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Extinction (Real-World Observations - Animals: Amphibians) -- Summary
Some time ago, Still et al. (1999) and Pounds et al. (1999) published a pair of papers in Nature dealing with the cause of major decreases in frog and toad populations in the highland forests of Monteverde, Costa Rica. These diebacks -- in which 20 of 50 local species totally disappeared (went locally extinct) -- had occurred over the prior two decades, a period that climate alarmists described as having experienced "unprecedented warming." Thus, it was perhaps only to be expected that in a popular article describing the mystery's putative solution, Holmes (1999) wrote that the authors of the reports made "a convincing case blaming global climate change for these ecological events."

Here's how the hypothesis had developed. Still et al. ran a global climate model for a doubled atmospheric CO2 concentration, finding -- after what Holmes said "might seem like a lot of hand waving" -- that the absolute humidity required to create and maintain the clouds, which periodically shrouded the Monteverde mountain tops, shifted upwards in response to this perturbation (CO2-induced global warming, which was supposedly manifest in increasing sea surface temperatures), especially during the winter dry season, when the forests there rely most heavily on the moisture they receive directly from the clouds. At the same time, the climate modelers noted an increase in a parameter they termed the "warmth index," which change implied a greater concurrent demand for evapotranspiration; and it was the combination of these two changes (an implied reduction in the amount of cloud contact with the mountain-top forest and the forest's increased need for water) that led the modelers to believe that CO2-induced global warming was indeed the culprit behind the observed change in environmental conditions (essentially more dry days), which were believed to be responsible for the changes in amphibian populations documented by Pounds et al.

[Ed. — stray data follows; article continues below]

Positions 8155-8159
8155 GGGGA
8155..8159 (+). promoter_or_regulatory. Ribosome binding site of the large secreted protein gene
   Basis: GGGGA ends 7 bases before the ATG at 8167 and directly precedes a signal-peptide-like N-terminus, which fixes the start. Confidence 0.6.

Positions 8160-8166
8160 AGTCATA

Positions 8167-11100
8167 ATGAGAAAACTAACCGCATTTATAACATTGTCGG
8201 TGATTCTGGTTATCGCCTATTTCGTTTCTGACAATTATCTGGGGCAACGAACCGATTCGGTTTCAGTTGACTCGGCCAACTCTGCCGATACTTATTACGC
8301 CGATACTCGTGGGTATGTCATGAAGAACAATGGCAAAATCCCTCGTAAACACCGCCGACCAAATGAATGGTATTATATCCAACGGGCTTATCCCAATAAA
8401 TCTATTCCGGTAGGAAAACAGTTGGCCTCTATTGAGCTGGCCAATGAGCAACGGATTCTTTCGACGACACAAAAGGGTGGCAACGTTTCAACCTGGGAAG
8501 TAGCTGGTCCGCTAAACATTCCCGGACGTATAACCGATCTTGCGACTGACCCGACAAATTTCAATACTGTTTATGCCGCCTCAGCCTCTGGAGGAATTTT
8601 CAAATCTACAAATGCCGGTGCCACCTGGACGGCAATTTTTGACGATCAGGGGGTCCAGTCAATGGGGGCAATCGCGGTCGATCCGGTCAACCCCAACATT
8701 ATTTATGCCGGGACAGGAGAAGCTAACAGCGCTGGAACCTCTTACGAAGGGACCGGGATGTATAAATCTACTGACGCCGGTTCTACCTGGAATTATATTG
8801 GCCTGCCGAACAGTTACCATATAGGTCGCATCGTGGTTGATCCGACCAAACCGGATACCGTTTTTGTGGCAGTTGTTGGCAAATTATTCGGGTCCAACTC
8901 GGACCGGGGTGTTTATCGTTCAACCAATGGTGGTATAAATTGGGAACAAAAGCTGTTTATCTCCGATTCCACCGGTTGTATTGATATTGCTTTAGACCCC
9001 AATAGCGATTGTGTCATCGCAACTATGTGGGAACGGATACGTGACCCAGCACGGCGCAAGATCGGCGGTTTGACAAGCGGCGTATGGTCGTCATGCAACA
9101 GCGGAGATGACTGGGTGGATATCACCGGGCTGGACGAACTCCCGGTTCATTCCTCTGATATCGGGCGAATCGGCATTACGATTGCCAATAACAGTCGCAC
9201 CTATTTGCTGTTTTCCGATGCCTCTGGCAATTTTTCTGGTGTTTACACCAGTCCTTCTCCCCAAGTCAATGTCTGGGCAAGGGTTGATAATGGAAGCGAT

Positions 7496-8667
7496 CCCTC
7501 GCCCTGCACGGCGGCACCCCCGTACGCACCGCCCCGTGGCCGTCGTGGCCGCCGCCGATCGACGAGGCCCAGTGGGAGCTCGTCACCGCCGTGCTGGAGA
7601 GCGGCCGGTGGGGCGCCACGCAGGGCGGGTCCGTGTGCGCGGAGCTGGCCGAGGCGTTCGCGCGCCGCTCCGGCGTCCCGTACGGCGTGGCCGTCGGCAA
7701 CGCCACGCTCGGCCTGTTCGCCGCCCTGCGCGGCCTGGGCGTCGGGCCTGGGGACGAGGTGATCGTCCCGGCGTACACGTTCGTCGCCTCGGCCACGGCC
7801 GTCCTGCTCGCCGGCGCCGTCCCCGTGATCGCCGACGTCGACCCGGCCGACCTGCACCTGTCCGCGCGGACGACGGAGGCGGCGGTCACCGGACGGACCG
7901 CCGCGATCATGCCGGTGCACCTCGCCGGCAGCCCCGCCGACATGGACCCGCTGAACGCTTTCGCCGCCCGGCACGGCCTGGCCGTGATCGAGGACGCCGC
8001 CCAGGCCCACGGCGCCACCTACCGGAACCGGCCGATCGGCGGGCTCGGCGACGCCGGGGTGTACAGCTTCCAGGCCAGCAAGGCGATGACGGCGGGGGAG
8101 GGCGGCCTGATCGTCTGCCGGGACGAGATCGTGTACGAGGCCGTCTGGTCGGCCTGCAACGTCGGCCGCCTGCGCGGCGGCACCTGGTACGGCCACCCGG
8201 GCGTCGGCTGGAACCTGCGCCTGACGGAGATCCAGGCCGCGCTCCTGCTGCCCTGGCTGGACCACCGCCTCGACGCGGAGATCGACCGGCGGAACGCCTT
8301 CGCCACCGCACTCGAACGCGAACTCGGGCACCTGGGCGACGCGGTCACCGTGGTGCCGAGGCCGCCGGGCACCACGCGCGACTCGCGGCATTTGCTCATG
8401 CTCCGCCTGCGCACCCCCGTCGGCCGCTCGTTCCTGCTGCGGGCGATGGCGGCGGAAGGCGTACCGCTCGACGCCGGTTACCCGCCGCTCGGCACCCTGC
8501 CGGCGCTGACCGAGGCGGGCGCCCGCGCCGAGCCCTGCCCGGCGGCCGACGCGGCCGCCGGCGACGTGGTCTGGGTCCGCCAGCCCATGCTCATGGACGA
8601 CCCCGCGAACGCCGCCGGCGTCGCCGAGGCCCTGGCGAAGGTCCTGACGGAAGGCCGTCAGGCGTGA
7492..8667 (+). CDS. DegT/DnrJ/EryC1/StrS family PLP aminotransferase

At the time of the publication of the two Nature papers, and for a year or more thereafter, the explanation put forth by the two groups of scientists looked pretty strong. In fact, to many it was compelling. Then, however, came the study of Lawton et al. (2001), in which was presented what they called "an alternative mechanism -- upwind deforestation of lowlands -- that may increase convective and orographic cloud bases even more than changes in sea surface temperature do."

Lawton et al. began their expose by noting that the trade winds that reach the Monteverde cloud-forest ecosystem flow across approximately 100 km of lowlands in the Rio San Juan basin, and that deforestation proceeded rapidly in the Costa Rican part of the basin over the past century. By 1992, in fact, only 18% of the original lowland forest remained; and the four researchers astutely noted that this conversion of forest to pasture and farm land altered the properties of the air flowing across the landscape. The reduced evapotranspiration that followed deforestation, for example, decreased the moisture content of the air mass; and regional atmospheric model simulations suggested there should be reduced cloud formation and higher cloud bases over such deforested areas, which would cause there to be fewer and higher-based clouds than would otherwise have been the case when the surface-modified air moved into the higher Monteverde region.